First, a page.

Demographic Change by John Luijs
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Demographic Change by John Luijs

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Demographic Change by John Luijs

Demographic Change by John Luijs

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Demographic Change by John Luijs Demographic Change by John Luijs Presentation Transcript

  • Future. City. Life! Demographic Change by John Luijs, 7th October 2013
  • 2Leuphana Startwoche Aging Presentation- Long Version.pptx 2 John Luijs Boston Consulting Group Expert on changing demographics and global aging Demographic Change 2013-10-07 Assignment B Megatrends
  • Global Aging Adapting to a new reality John Luijs October 7, 2013
  • Global aging: our three key messages 1 "...no single factor will have as pervasive an effect as the aging of our population." Ben Bernanke Global aging is a megatrend amongst megatrends 3 Companies can successfully adapt •  And build a competitive advantage 2 Companies will be impacted •  On two sides: input and output Labor Capital Growth Needs
  • Agenda Introduction Impact of aging on the global economy •  Growth •  Labor market •  Supply and demand for capital •  Customer needs
  • Canada ItalyUSUK Japan Germany France NetherlandsNetherlands Canada ItalyUSUK Japan Germany France Aging is driven by increase in life expectancy and decrease in fertility rate 0 Life expectancy at birth (year) 8642 Fertility rate 0 20 40 60 80 100 19001925195019752010Life expectancy × 2 Fertility rate ÷ 2 Replacement rate Size reflects population ~100M Canada Italy US UK Japan Germany France Netherlands Note: graphical representation courtesy of Gapminder (in presentations by Hans Rosling) Source: UN 2010 Population Prospects, Gapminder Germany Japan Italy Canada US UK France Netherlands
  • Fertility rate and life expectancy of RDEs are quickly converging to "developed levels" Note: graphical representation courtesy of Gapminder Source: UN 2010 Population Prospects Russia India China Brazil US UK JapanGermany Life expectancy at birth (year) Fertility rate 86420 Replacement rate 0 20 40 60 80 100 Russia India China Brazil US UK JapanGermany Life expectancy × 2 in 60 years Fertility rate ÷ 3 in 60 years 195019752010 Germany Japan US UK China India Brazil Russia Size reflects population ~100M US UK Russia Japan India Germany China Brazil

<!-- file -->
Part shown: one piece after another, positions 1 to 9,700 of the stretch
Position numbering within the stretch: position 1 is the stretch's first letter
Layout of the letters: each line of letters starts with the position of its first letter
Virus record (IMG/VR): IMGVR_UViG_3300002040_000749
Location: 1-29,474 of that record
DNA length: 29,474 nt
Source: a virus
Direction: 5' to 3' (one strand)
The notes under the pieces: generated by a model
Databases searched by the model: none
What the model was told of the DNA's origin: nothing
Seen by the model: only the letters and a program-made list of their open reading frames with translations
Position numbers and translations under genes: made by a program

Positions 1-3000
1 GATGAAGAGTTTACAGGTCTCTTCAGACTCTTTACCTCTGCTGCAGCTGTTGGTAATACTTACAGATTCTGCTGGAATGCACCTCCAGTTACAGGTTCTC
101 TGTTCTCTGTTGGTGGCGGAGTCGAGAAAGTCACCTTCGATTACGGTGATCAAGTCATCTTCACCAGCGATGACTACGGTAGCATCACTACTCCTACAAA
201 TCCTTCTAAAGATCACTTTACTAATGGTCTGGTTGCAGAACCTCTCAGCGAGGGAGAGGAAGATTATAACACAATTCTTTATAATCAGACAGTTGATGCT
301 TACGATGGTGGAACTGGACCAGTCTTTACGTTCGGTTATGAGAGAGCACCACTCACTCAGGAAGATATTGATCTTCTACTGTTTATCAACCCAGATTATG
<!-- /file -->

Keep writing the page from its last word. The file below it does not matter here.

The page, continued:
• Aging is changing demographic pyramid of last 2,000 years FemaleMale 65 yrs 15 yrs 62% 2% 36% Roman Empire Dependency ratio 28:1 Source: Bruce W. Frier - Roman Life Expectancy: Ulpian's Evidence; BCG analysis Clear pyramid shape 6 8 10 4 2 0 140013001200110010009008007006005004003002001001 AD World population (B) 210020502000195019001800170016001500 0.2 4 2 0 2 4 Population per five-year age group (M)
  • Aging is changing demographic pyramid of last 2,000 years Source: B. W. Frier, US Census, BCG analyses Population per 5 year age group (M) 424 2 0 66 femalemale 65 yr 15 yr 62% 4% 34% 1900 (U.S.) Dependency ratio 15:1 clear pyramid shape 210020502000195019001800170016001500140013001200110010009008007006005004003002001001 AD 2 6 4 World population (Bln) 8 10 0 1.7
  • Aging is changing demographic pyramid of last 2,000 years femalemale 200100100200 World population per 5 year age group (M) 0 65 yr 15 yr 61% 5% 34% 1950 World Dependency ratio 12:1 clear pyramid shape Source: UN 2010 Population Prospects, BCG analyses 6005004003002001001 AD World population (Bln) 8 6 4 2 10 0 21002050200019501900180017001600150014001300120011001000900800700 2.5 "The beauty of [the social security system] is that it is actuarially unsound. Everyone who reaches retirement age is given benefit privileges that far exceed anything he has paid in – " - Paul Samuelson, 1967